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Economic Development (434)

The local authority charged with overseeing the Grand Rapids SmartZone incubator and accelerator wants to see more “churn” and better ROI from the life science companies that call the SmartZone home. To help achieve that goal, the 12-member Grand Rapids Local Development Finance Authority (LDFA) in February issued a request for qualifications, inviting organizations to apply for the job of staffing and managing the Grand Rapids SmartZone.

Parting Shots - Key Stone

Written by | Wednesday, 22 February 2012 12:21 |

Speaking of job-centric, put this in your jobs pipe and have the Administration smoke it: TransCanada Corp. says its Keystone XL pipeline project is shovel-ready and the company is poised to put 20,000 Americans — pipe fitters, welders, mechanics, electricians, heavy equipment operators, etc — to work to construct the pipeline.

WEST MICHIGAN — Every “end of the world” prediction so far has been wrong. We are still waiting to see if the world will survive past 2012, thanks to the ancient Maya. Assuming they, too, will be wrong, MiBiz set out to find out what our world could be like in 2050, an arbitrary date to be sure, but the halfway point of the 21st century.

A Grand Rapids venture fund exceeded its first-year goals, both in funds raised from investors and investments made. Michigan Accelerator Fund I netted $9 million in commitments from investors during its first year, lifting the total capital that it will have available to $15 million. Launched in January 2011 with $6 million in state seed funding, the venture fund expected to raise $4 million from private investors.

TEDx Macatawa speakers announced

Written by | Monday, 13 February 2012 12:46 |

With backgrounds ranging from theater to medicine to art, the roster at March’s TEDx Macatawa is packed with speakers who will speak to different aspects of the event’s theme “Do More Good.”

The newest ideas from a coalition of corporate CEOs and university presidents seek to build on what Michigan already does well to drive employment and economic growth in the years ahead. Building on Michigan’s engineering and logistics acumen; growing the life sciences sector further; boosting agricultural processing and exports and tourism; strengthening higher education; and leveraging the auto industry’s legacy for new forms of transportation are the key elements of a “New Michigan” strategy rolled out by Business Leaders for Michigan.

I want to tell you about a great success story coming out of Battle Creek’s Downtown Transformation Initiative: the Global Food Protection Institute. 

Muskegon’s Blue Economy future?

Written by | Monday, 06 February 2012 12:22 |

Muskegon is sitting on a gold mine, and it is colored “blue.” That is a major part of the message that John C. Austin, director of the Brookings Institution Great Lakes Economic Initiative, delivered to the Muskegon Lakeshore Chamber of Commerce on Jan. 27. Austin joined W.E. Upjohn Institute for Employment Research’s George Erickcek in a joint presentation on Muskegon’s economic outlook.

Fast-track growth that powered the American economy in the 1990s has vanished, but business leaders determined to increase sales and hire more employees can achieve their dreams by “growing global.”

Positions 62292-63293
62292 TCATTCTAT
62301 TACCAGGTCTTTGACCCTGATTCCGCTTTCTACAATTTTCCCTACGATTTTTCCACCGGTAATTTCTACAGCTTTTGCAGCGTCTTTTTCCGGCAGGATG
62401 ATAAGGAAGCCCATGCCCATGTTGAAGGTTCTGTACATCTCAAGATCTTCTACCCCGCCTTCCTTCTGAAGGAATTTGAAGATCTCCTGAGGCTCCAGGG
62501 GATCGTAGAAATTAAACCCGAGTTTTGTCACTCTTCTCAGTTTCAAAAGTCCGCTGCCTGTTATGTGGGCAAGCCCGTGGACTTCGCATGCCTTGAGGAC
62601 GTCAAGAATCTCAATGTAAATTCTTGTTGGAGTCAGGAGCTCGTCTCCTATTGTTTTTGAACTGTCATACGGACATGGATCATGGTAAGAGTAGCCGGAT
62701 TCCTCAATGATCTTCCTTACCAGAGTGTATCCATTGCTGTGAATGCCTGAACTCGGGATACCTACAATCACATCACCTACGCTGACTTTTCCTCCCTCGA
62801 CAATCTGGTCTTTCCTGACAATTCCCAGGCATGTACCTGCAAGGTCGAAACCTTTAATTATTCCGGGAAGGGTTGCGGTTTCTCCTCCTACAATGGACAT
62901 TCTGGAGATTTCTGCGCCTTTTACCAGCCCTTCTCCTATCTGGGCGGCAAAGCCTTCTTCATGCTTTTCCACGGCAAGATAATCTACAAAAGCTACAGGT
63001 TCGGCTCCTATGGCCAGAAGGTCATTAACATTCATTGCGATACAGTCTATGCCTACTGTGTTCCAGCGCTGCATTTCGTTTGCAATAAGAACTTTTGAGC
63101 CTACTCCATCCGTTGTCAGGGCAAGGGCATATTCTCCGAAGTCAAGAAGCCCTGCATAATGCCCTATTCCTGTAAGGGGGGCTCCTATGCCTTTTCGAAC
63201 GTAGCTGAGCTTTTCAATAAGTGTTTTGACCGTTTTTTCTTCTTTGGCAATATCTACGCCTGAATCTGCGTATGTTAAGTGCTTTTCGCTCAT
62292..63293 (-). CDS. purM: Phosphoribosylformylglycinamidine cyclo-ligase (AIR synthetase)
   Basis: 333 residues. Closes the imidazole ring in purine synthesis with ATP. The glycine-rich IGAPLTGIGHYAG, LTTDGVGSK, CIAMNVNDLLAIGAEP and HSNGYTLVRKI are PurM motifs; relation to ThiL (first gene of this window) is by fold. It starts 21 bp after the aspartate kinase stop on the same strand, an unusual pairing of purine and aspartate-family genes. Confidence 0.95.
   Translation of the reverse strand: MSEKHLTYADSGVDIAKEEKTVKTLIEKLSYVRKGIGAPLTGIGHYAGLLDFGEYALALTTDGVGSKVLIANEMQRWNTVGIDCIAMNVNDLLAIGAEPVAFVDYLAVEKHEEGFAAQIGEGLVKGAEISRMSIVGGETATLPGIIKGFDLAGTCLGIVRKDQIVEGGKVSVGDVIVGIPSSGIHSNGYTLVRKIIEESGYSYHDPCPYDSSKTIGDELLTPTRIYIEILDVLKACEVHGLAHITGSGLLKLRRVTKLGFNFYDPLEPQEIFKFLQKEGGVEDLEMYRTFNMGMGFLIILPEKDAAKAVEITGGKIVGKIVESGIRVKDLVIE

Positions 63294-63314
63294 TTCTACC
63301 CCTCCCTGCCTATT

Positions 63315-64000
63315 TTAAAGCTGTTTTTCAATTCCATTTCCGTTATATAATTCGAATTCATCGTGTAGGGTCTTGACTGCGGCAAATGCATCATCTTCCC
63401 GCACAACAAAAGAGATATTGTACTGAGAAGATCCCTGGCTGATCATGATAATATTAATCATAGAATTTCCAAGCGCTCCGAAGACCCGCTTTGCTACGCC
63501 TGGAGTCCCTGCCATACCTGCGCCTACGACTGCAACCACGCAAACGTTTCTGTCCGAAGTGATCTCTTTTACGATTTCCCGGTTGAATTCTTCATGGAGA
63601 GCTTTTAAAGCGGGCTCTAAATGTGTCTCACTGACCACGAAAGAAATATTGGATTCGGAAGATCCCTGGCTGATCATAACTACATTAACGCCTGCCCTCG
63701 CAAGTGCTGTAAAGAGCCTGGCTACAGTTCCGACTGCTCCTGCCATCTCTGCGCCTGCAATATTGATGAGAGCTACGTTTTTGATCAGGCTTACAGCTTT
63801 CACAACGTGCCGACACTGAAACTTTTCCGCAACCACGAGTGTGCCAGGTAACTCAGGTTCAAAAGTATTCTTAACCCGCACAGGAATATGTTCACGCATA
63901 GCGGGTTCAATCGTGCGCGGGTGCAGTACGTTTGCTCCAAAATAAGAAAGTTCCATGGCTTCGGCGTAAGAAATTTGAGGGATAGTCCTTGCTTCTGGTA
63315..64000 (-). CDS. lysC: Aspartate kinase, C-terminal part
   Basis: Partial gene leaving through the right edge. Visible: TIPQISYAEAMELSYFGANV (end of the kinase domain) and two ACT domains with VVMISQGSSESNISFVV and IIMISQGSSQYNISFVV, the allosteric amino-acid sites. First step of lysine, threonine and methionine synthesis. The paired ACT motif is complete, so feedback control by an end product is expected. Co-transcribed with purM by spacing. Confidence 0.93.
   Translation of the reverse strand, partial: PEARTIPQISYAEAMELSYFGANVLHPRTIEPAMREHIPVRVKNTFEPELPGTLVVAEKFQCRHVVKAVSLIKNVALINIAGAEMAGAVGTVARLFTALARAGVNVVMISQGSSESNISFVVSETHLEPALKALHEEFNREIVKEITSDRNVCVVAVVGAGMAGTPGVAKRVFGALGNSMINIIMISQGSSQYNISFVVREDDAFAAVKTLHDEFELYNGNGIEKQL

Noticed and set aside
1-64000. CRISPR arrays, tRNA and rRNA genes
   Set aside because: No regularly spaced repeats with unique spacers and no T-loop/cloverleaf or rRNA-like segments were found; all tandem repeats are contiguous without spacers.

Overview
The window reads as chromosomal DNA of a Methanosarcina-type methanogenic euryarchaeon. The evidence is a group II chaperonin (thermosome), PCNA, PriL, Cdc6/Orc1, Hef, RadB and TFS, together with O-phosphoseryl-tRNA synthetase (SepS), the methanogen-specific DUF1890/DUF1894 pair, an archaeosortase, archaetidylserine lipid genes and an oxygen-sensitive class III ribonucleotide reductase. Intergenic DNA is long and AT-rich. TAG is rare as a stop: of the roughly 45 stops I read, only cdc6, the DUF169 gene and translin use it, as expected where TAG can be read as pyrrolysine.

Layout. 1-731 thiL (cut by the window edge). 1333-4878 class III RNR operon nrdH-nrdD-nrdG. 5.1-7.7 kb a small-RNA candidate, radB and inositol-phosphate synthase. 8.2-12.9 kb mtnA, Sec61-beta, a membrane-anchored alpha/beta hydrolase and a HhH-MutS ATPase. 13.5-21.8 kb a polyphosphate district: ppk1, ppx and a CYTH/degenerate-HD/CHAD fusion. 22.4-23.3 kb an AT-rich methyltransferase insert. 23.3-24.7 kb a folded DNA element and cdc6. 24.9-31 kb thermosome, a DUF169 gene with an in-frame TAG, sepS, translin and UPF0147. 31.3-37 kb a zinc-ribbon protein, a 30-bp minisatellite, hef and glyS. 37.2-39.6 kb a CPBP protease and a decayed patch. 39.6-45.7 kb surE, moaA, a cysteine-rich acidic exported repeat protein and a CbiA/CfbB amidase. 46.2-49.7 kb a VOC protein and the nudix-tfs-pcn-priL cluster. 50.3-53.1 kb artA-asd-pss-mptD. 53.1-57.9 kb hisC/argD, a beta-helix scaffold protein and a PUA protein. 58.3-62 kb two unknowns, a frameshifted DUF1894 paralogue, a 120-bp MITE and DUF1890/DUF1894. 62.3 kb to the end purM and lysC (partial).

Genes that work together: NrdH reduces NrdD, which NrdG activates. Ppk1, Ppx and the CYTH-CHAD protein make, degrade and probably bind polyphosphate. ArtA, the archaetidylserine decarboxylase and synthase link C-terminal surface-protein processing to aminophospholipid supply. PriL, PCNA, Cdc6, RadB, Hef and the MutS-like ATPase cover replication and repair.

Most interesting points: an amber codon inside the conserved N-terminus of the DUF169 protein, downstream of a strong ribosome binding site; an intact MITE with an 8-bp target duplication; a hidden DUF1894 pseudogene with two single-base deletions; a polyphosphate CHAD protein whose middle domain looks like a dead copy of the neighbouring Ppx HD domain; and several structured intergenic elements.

The $100,000 was nice. But just as valuable to Barry Nowak were the connections he made by participating in the 2011 Great Lakes Entrepreneur’s Quest, an annual business plan competition that provides capital to young businesses in the state that can prove their mettle to judges.

Parting Shots - Mitten Power

Written by | Monday, 23 January 2012 11:22 |

Speaking of action, it is beginning to look like federal leaders should actively turn their solution-searching eyes toward Michigan, where a notable economic turnaround is underway and gaining traction, sparked in large part because of our simmering manufacturing renaissance.

Companies in West Michigan have been increasingly focusing on how to help ex-criminal offenders, some of the region’s most disadvantaged workers, find a path to meaningful employment.

The return of the charitable tax credits. Community foundations along with public museums, universities, food banks and many others have been able to offer their donors credits to their Michigan Income Tax liability.

Some of the best business lessons come from making mistakes. Others come from recognizing prior bad experiences or maturing as a manager or as a company.

Don’t believe the Mayans

Written by | Tuesday, 10 January 2012 10:14 |

Happy 2012. While the Mayans are predicting really bad things for this year, we’re actually pretty bullish on the economy and opportunities for growth over the next 357 days.  Maybe it’s because we’ve been listening to local executives, economists and business owners rather than consulting a 5,125-year calendar. Whatever the reason, we’re glad to be off and running with our first edition of the New Year.

Over the next 12 months, Michigan’s and the nation’s economy should continue to improve. Many auto industry companies are making solid profits. They made consolidations and cuts. They should be able to hire more workers in 2012. The housing market may continue to lag. Banks may continue to use tight lending practices. Those factors could hamper the economy. So it is unlikely 2012 will be much better or different from 2011.

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